At first, Tianxiang Zhuo said he was skeptical about investing in a Santa Monica tech company that helps restaurants take online orders. But ChowNow won him over.

Zhuo, managing partner at Karlin Ventures, said he decided to put money into the company after talking to 10 local restaurateurs who use the company’s services.

“I think this is almost a necessity for restaurants, where the Holy Grail is to build engagement with customers,” he said. “With ChowNow, they can manage promotions and interact with customers directly.”

ChowNow, which creates online and mobile ordering platforms for restaurants, announced last week that it has raised $3 million in funding led by local venture capital firm GRP Partners. Other local investors include Karlin and Double M Capital.

Christopher Webb, chief executive and one of the company’s three co-founders, said ChowNow will use the money to expand its sales and marketing efforts as well as to develop more tools for its restaurant customers.

ChowNow works with dining chains and independent eateries to create restaurant-branded mobile and Facebook ordering apps in addition to online ordering systems that integrate easily with each restaurant’s existing website. Its service, which includes limited advertising efforts to promote the new online ordering platforms, costs restaurants $89 a month.

Co-founders Webb and Eric Jaffe started working on their idea for ChowNow about two years ago. Webb previously worked on Wall Street as an investment banker; Jaffe worked in commercial real estate. The two brought in third co-founder Josiah Carlson, a former Google Inc. engineer, shortly after developing their first prototype for the software in 2011. The company was part of accelerator Launchpad L.A.’s third class of startups.

The company has already used some of the money it raised to hire four salespeople and three marketing employees. The company employs 20.

On the development side, ChowNow is working to help its restaurant customers market themselves online. The company has been collecting data from people who order online in order to give restaurants targeted advertising information. For example, the data includes customer addresses that restaurants could use in the future to determine how far people travel to eat their food.

That kind of information wasn’t always easily available and manageable in the past. Normally, Webb said, customers eat, pay and leave.

“The restaurant doesn’t know who you are,” he said. “But we’re collecting all this data. Using that data, we can build some cool marketing tools.”

But ChowNow has some stiff competition in the online food-ordering space. Seamless, in New York, has a popular food-ordering platform, and GrubHub, in Chicago, operates a website and app that allows people to search for local restaurants and order food for pickup or delivery.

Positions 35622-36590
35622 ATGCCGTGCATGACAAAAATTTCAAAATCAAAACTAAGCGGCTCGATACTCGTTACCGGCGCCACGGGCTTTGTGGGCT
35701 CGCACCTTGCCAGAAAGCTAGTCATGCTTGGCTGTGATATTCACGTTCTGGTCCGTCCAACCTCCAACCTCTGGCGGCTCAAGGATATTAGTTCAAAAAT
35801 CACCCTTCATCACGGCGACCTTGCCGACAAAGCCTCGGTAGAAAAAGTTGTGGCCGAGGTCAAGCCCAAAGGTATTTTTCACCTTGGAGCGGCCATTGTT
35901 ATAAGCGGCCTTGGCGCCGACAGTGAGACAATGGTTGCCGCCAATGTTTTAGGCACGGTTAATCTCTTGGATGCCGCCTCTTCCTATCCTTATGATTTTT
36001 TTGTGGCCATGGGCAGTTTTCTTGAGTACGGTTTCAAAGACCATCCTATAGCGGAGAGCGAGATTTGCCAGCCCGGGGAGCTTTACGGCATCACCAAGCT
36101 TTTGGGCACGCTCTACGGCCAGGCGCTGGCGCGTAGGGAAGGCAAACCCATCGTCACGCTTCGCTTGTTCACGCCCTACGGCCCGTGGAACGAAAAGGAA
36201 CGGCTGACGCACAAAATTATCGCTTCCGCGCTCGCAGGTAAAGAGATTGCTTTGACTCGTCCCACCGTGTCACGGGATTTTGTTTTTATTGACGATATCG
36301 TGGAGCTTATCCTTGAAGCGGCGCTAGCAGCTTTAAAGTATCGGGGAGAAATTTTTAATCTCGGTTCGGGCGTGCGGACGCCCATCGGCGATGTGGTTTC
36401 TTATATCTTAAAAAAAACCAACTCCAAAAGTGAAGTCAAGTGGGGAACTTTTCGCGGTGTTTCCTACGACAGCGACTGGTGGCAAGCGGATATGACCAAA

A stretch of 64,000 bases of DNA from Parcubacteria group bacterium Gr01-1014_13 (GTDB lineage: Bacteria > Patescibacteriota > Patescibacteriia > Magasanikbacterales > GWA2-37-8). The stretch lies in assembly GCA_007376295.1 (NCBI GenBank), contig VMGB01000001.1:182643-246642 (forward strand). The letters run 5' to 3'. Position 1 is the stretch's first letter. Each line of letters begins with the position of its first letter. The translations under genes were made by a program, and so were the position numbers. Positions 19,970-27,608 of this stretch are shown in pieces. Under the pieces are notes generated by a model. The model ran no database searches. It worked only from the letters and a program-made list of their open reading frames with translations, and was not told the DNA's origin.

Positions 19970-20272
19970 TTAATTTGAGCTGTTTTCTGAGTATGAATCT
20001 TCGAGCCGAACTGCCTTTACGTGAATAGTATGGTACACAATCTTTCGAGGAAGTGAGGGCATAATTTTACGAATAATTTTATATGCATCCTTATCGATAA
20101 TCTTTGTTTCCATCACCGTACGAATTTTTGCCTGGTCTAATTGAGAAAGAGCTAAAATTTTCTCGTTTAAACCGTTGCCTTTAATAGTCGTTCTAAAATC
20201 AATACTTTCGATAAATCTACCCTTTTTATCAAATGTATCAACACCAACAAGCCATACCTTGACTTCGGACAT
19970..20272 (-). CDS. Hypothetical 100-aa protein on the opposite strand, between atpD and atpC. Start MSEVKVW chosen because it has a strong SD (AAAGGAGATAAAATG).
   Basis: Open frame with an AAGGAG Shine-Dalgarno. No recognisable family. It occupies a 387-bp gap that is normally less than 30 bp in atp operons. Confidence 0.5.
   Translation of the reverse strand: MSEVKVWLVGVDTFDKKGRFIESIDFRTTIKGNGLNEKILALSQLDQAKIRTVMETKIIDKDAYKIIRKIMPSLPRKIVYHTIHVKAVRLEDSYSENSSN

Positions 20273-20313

Hollywood startup PayDragon likewise is trying to become a player in the online food delivery space. It’s also planning to deliver grocery store items to a customer’s door.

Integration issue

ChowNow, Webb said, puts its focus on working with restaurants more than its consumer-focused competitors, most of which charge a 15 percent service fee for every order placed through their systems.

The company also helps restaurants advertise that they have a new online ordering system, which he said helps in getting restaurants to switch to ChowNow’s service.

“Once someone’s set up an account and places that first order, we see a lot of repeat business,” Webb said.

But ChowNow faces challenges, particularly in convincing restaurants to use a service that doesn’t integrate with in-house ordering systems.

For example, when a customer places an order for food from a ChowNow platform, the order pops up on an iPad tablet inside the restaurant. Once there, a worker must confirm receipt of the order, accept or deny it and estimate a preparation time. Only then can the order be communicated to the kitchen.

Jerry Prendergast, principal at Culver City restaurant consultancy Prendergast & Associates, said restaurants would be better off paying more upfront to install more sophisticated point-of-sale systems that allow for online ordering than paying a monthly fee indefinitely for a service that doesn’t integrate with the back of the house.

“If this online ordering doesn’t connect to my point-of-sale system, it’s just a labor issue for me,” he said. “Who’s going to read these orders coming in, and who’s going to put them into my point-of-sale system?”

Jaffe, chief operating officer, said ChowNow doesn’t try to integrate with restaurant point-of-sale systems because it just doesn’t work.

“Philosophically, we don’t do it because they’re always breaking, and if they break, that means we will suffer an error in terms of process,” he said. “Our goal is to be really efficient with the restaurant’s time. We’re not looking to change their inside processes by any means.”

For reprint and licensing requests for this article, CLICK HERE.